Is Your World Spinning?

Vestibu­lar ther­a­py can get it back in balance.

Chances are you’ve expe­ri­enced dizzi­ness at some point in your life. That sen­sa­tion of light­head­ed­ness can be a symp­tom of many things — med­ica­tion, heart and/​or neu­ro­log­i­cal con­di­tions and head trau­ma. But what hap­pens when that dizzi­ness does­n’t go away, lasts for days and makes the room seem like it’s spin­ning even when you’re not moving?

It may be a sign that you’re expe­ri­enc­ing ver­ti­go, a vestibu­lar dys­func­tion that can be a debil­i­tat­ing in some cases.

Our bod­ies main­tain bal­ance with sen­so­ry infor­ma­tion from three sys­tems: vision, pro­pri­o­cep­tion (sen­so­ry recep­tors in the skin, mus­cles and joints) and the vestibu­lar sys­tem (inner ear — pro­vides infor­ma­tion about motion, equi­lib­ri­um and spa­tial orientation).

The vestibu­lar sys­tem is locat­ed in your inner ear and made up of the utri­cle, sac­cule and three semi­cir­cu­lar canals. When the vestibu­lar sys­tem isn’t func­tion­ing prop­er­ly, a per­son may experience:

  • Dizzi­ness (light­head­ed­ness, faint­ness, unsteadiness)
  • Ver­ti­go (per­ceived move­ment, spin­ning of self or surroundings)
  • Dis­e­qui­lib­ri­um (unsteadi­ness, imbal­ance, disorientation)
  • Spa­tial dis­ori­en­ta­tion (not know­ing where your body is in space)
  • Lack of concentration
  • Visu­al disturbance
  • Hear­ing changes

If you’re expe­ri­enc­ing any of these symp­toms, you should see your pri­ma­ry care provider. You may be referred to a spe­cial­ized ther­a­pist for vestibu­lar reha­bil­i­ta­tion ther­a­py (VRT). Vestibu­lar phys­i­cal ther­a­pists can per­form fur­ther eval­u­a­tion to help deter­mine the cause of your symp­toms. They can also pro­vide you with an indi­vid­u­al­ized treat­ment plan to address your needs, includ­ing cas­es of inner ear dis­or­ders. Patients under­go­ing phys­i­cal ther­a­py with these con­di­tions per­form exer­cis­es that retrain the vestibu­lar sys­tem to reduce or elim­i­nate dizzi­ness or imbal­ance relat­ed to posi­tion changes and movement.

Com­mon Vestibu­lar Disorders

Benign Parox­ys­mal Posi­tion­al Ver­ti­go (BPPV): The most com­mon vestibu­lar dis­or­der is BPPV. With BPPV, oto­co­nia (cal­ci­um car­bon­ate crys­tals) locat­ed in the inner ear sys­tem are dis­placed from the utri­cle into the semi­cir­cu­lar canal. While mov­ing with­in the canal, groups of crys­tals can cause ver­ti­go (room-spin­ning dizzi­ness) that lasts approx­i­mate­ly 20 – 30 sec­onds. This usu­al­ly occurs with posi­tion change such as mov­ing from lying to sit­ting, bend­ing for­ward or tilt­ing your head back. Imbal­ance and light head­ed­ness are also com­mon symptoms.

There are 3 canals in which the crys­tals can be dis­placed in each ear. Your vestibu­lar ther­a­pist can iden­ti­fy the canal and per­form the appro­pri­ate head move­ments, such as the Epley maneu­ver, to move the crys­tals back into the utricle.

Vestibu­lar neuritis/​labyrinthitis: This is anoth­er com­mon dis­or­der caused by inflam­ma­tion in the inner ear or nerves con­nect­ing the inner ear to the brain, dis­rupt­ing the trans­mis­sion of sen­so­ry infor­ma­tion from the ear to the brain. Symp­toms can include mild dizzi­ness to severe room-spin­ning ver­ti­go, which can occur at rest or with move­ment, nys­tag­mus (abnor­mal move­ment of the eyes) which can cause prob­lems with eye sta­bi­liza­tion, nau­sea, vom­it­ing, dif­fi­cul­ty con­cen­trat­ing, unsteadi­ness and hear­ing loss (more com­mon with labyrinthitis).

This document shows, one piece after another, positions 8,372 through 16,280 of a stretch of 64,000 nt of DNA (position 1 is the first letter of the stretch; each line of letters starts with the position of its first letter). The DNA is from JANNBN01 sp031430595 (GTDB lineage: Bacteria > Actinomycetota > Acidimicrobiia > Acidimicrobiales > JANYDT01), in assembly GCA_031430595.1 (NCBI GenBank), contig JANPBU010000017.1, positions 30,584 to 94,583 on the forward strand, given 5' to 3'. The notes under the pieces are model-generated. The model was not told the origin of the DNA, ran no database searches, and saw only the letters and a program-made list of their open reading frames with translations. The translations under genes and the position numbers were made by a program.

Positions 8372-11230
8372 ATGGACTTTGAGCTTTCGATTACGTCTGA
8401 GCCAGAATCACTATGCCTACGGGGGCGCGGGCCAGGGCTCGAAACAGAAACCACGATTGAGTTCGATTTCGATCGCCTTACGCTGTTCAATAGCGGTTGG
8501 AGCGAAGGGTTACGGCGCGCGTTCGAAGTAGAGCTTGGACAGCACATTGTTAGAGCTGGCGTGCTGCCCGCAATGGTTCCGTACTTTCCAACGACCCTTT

Vestibu­lar reha­bil­i­ta­tion can help sta­bi­lize your eyes, con­nect head and eye move­ments, improve depth per­cep­tion and increase tol­er­ance to move­ment in the sur­round­ing area.

Post-con­cus­sion syn­drome: Fol­low­ing head trau­ma, such as a con­cus­sion, you may expe­ri­ence dizzi­ness, imbal­ance, headache, neck pain, whiplash, and/​or dif­fi­cul­ty con­cen­trat­ing. A vestibu­lar phys­i­cal ther­a­pist can assess your vestibu­lar sys­tem, cer­vi­cal spine (neck) and response to activ­i­ty to iden­ti­fy which sys­tems have been affect­ed by head injury. An indi­vid­u­al­ized ther­a­py pro­gram may be planned to help you return to dai­ly and recre­ation­al activ­i­ties. This may include eye and head move­ment exer­cis­es, strength­en­ing and bal­ance exer­cis­es and man­u­al therapy.

What to expect dur­ing your vestibu­lar phys­i­cal ther­a­py evaluation:

A spe­cial­ized phys­i­cal ther­a­pist will meet with you to dis­cuss your symp­toms. Your vestibu­lar sys­tem will then be eval­u­at­ed, which includes obser­va­tion of your eye move­ments while sit­ting and when mov­ing between posi­tions. Your eval­u­a­tion may include a bal­ance screen­ing, mus­cle strength test­ing and obser­va­tion of dai­ly activities.

Your ther­a­pist may rec­om­mend that you attend phys­i­cal ther­a­py (PT) 1 – 2 times per week as long as your symp­toms remain present, how­ev­er this will be mod­i­fied based on the cause of your symp­toms and abil­i­ty to per­form exer­cis­es with­out PT super­vi­sion. Depend­ing on the cause of your dizzi­ness (for exam­ple, BPPV vs. vestibu­lar neu­ri­tis), you may improve after 1 – 2 vis­its or your symp­toms may slow­ly improve over the course of 6 – 8 weeks. Fol­low­ing your eval­u­a­tion, your phys­i­cal ther­a­pist will cre­ate an indi­vid­u­al­ized a treat­ment plan to address your symptoms.

If you’re expe­ri­enc­ing dizzi­ness or spin­ning that impacts your dai­ly life, see your pri­ma­ry care physi­cian right away and ask if vestibu­lar reha­bil­i­ta­tion ther­a­py is a treat­ment option for your con­di­tion. Our vestibu­lar phys­i­cal ther­a­pists can pro­vide you with treat­ments to help get your world back in alignment.

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